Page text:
“Unfortunately, we have had to terminate relationships with some distributors because we couldn’t get an agreement about the way things had to be done from our compliance point of view, and that’s a shame, but the company has made those difficult decisions and will continue to make those,” he said.
“But what’s been fascinating to me is that, by and large, the distributors not only were very willing to engage with us the way we wanted them to engage, including frequent visits by our internal audit team, they’ve actually embraced it. And we now have some distributors that use compliance measures we introduced to them to increase their own competitive advantage against [rivals] in their markets,” the compliance chief added.
— The big ‘I’ integrity approach —
Glavin said his Olympus compliance team has 25 employees. In addition to that, the company also has 14 full-time employees and six consultants in its internal audit department.
The compliance team isn’t concerned only with the internal consequences of its work, he told MLex, but also with how its initiatives might be perceived outside of the company.
“I think whenever you are trying to help business colleagues in a way that allows them to achieve their objectives, but making sure it’s within bounds not only of laws and regulations, but within the bounds of what Olympus regards as the ethical conduct of its business, I think almost nothing ever goes exactly the way you want. So we frequently say to them, ‘Let’s look at what would the outside world think about this? So let’s help structure that program, that activity, in a way that screams to the world that we understand the risk and that we’re addressing it through our control environment in the following way,’” Glavin said.
The company doesn’t share budget figures or percentages of how much is spent on compliance, but its chief compliance officer is emphatic about how seriously it takes the matter.
“I worked for a lot of companies and came here at a very challenging time. I’ve never seen an organization that is as committed to making sure that throughout the organization there’s a commitment to compliance and integrity,” he said.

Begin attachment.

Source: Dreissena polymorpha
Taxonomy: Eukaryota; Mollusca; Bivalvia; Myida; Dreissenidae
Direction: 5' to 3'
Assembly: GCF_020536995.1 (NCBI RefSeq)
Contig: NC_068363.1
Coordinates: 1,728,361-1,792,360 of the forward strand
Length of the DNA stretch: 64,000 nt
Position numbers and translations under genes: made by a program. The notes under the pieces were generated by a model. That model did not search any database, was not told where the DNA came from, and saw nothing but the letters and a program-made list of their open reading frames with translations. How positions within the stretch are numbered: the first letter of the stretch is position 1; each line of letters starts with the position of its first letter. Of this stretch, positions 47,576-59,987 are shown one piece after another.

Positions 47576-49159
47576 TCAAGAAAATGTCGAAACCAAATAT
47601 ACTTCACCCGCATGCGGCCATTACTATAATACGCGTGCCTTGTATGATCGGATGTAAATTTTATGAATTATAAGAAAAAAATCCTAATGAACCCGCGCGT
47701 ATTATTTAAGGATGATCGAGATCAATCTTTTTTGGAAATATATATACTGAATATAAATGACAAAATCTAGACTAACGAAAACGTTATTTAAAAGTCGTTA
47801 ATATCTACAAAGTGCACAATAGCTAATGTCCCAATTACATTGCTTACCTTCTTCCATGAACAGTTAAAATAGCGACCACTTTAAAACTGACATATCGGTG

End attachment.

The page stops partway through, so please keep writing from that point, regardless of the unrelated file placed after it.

“It’s the first among our core values, integrity, and that makes the job of a compliance guy a lot easier, when from the top of the organization folks get the message: ‘This is serious, guys, and this does need to be a part of everything you do.’ Not the small ‘c’ compliance stuff, but the big ‘I’ integrity approach to the way we’re going to do business,” Glavin said.
The Olympus compliance chief said one of his department's important achievements has been in getting others to see its role more as help than as hindrance.
“I made it clear when I started here: The moment someone thinks the compliance department is getting in the way, then we have a problem. We may cause some things not to happen the way that someone wanted things to happen, because we just got a sense of what risk that might pose for the organization, but we have nobody here thinking we just get in the way because that’s what our job is,” Glavin said.
“We have great support from the top, great communication and cooperation from all levels of the organization, and that helps to make the job enjoyable and easy. We managed to convince people that we’re more of a help than a pain in the neck,” he said.
Since the DPA came into effect, Olympus has seen a steady increase in the reports made through its externally managed ethics hotline, Glavin said. The company had about 15 more reports in the DPA's second year than in its first one, and figures indicate a similar increase this year.
Following recommendations from the DPA monitor, the company is now reaching out to the individuals who made reports, and even to those who were the subject of complaints, to evaluate whether the system is easy enough to use, Glavin said.
The most important thing in the use of such tools as the ethics hotline is people’s confidence that they’re really being listened to, he added.
— Being the model —
Glavin said he’s aware that Olympus’ past practices could still be used by other companies as an example of behavior that should be avoided, but said the company is talking about its positive initiatives to be recognized as a good role model in the present.
“When I go to conferences now, I just don’t want to hear people talking about the Olympus case anymore. I want to talk about things we’re doing. We regard ourselves as a leader in a lot of these areas. We’re being invited to talk about our experience, and if we can be the model, in that regard, that’s fine,” he said.
“I’m sure that in some organizations, when they’re doing trainings and stuff, they’re probably still pointing to the Olympus case and saying: ‘Hey guys, let’s be careful that we have the right controls in place so that this doesn’t happen.’ What we’re doing proactively is talking about good things we’re doing, none of which were implemented because we have the agreements or the monitor. It’s all because we’re certain this is the right way of doing business,” Glavin told MLex.
The Olympus compliance chief said that although many anticorruption laws are being implemented in Latin America, no government agency from the region has approached the company about potential violations. The reason for that is simple according to Glavin.
“Hear this message loud and clear, we’re doing business the right way so no government agency will have to contact us. It's not going to happen,” he said.